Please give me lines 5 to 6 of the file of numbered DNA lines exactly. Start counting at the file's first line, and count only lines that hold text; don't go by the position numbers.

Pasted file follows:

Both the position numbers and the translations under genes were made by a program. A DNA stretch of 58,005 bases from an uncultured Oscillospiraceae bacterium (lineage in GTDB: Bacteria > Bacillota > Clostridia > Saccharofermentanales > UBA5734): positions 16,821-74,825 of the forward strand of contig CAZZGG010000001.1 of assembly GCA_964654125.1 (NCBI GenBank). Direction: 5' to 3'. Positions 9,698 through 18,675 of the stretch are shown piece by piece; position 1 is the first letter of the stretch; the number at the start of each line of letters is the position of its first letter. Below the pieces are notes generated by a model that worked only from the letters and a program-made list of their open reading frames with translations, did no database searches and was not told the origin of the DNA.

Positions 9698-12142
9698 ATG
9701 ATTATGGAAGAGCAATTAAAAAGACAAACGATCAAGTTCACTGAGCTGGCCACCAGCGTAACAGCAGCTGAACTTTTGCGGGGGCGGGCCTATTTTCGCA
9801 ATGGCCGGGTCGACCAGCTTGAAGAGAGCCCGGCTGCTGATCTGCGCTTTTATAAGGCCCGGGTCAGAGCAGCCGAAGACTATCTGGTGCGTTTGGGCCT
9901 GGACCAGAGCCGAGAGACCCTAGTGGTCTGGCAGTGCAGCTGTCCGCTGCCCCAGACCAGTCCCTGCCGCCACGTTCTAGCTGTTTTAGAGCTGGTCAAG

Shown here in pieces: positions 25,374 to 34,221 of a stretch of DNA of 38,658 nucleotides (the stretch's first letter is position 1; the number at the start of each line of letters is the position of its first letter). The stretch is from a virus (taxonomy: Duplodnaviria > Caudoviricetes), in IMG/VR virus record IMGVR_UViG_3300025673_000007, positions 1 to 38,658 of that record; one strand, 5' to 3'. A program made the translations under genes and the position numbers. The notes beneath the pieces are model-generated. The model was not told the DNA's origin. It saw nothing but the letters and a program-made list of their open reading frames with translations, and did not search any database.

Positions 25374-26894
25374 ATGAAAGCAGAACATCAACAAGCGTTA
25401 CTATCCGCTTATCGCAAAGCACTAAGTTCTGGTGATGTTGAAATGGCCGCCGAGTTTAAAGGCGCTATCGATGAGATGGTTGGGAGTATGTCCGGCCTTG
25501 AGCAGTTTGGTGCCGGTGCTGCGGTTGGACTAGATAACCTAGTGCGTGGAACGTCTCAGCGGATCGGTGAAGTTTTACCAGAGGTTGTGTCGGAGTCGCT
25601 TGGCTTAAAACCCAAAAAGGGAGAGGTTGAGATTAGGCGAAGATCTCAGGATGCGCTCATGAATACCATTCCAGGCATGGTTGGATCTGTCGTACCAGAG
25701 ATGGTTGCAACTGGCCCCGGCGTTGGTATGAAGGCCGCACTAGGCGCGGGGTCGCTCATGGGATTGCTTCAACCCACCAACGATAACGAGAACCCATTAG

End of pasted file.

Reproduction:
9801 ATGGCCGGGTCGACCAGCTTGAAGAGAGCCCGGCTGCTGATCTGCGCTTTTATAAGGCCCGGGTCAGAGCAGCCGAAGACTATCTGGTGCGTTTGGGCCT
9901 GGACCAGAGCCGAGAGACCCTAGTGGTCTGGCAGTGCAGCTGTCCGCTGCCCCAGACCAGTCCCTGCCGCCACGTTCTAGCTGTTTTAGAGCTGGTCAAG